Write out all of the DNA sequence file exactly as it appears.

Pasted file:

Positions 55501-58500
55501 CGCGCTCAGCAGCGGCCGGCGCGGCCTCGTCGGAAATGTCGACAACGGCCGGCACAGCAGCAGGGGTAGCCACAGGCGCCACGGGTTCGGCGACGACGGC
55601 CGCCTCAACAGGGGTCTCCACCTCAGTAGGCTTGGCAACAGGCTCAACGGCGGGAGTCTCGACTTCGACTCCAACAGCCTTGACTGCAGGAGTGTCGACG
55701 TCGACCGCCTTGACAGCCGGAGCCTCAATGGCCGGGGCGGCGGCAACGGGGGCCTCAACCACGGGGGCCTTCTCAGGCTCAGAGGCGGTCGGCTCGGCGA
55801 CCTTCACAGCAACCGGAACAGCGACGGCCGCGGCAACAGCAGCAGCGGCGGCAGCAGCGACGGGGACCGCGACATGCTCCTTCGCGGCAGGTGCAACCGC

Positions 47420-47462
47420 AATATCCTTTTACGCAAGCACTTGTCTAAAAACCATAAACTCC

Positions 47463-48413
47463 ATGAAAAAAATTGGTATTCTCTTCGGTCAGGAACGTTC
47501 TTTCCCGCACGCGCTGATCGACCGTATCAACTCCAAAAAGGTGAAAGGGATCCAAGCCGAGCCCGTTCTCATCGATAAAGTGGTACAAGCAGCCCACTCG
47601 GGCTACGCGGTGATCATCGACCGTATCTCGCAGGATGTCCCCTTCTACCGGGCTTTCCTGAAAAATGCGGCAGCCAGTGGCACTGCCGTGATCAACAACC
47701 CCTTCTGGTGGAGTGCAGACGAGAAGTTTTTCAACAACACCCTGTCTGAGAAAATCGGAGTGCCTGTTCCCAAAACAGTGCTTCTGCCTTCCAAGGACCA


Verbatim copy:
Positions 55501-58500
55501 CGCGCTCAGCAGCGGCCGGCGCGGCCTCGTCGGAAATGTCGACAACGGCCGGCACAGCAGCAGGGGTAGCCACAGGCGCCACGGGTTCGGCGACGACGGC
55601 CGCCTCAACAGGGGTCTCCACCTCAGTAGGCTTGGCAACAGGCTCAACGGCGGGAGTCTCGACTTCGACTCCAACAGCCTTGACTGCAGGAGTGTCGACG
55701 TCGACCGCCTTGACAGCCGGAGCCTCAATGGCCGGGGCGGCGGCAACGGGGGCCTCAACCACGGGGGCCTTCTCAGGCTCAGAGGCGGTCGGCTCGGCGA
55801 CCTTCACAGCAACCGGAACAGCGACGGCCGCGGCAACAGCAGCAGCGGCGGCAGCAGCGACGGGGACCGCGACATGCTCCTTCGCGGCAGGTGCAACCGC

Positions 47420-47462
47420 AATATCCTTTTACGCAAGCACTTGTCTAAAAACCATAAACTCC

Positions 47463-48413
47463 ATGAAAAAAATTGGTATTCTCTTCGGTCAGGAACGTTC
47501 TTTCCCGCACGCGCTGATCGACCGTATCAACTCCAAAAAGGTGAAAGGGATCCAAGCCGAGCCCGTTCTCATCGATAAAGTGGTACAAGCAGCCCACTCG
47601 GGCTACGCGGTGATCATCGACCGTATCTCGCAGGATGTCCCCTTCTACCGGGCTTTCCTGAAAAATGCGGCAGCCAGTGGCACTGCCGTGATCAACAACC
47701 CCTTCTGGTGGAGTGCAGACGAGAAGTTTTTCAACAACACCCTGTCTGAGAAAATCGGAGTGCCTGTTCCCAAAACAGTGCTTCTGCCTTCCAAGGACCA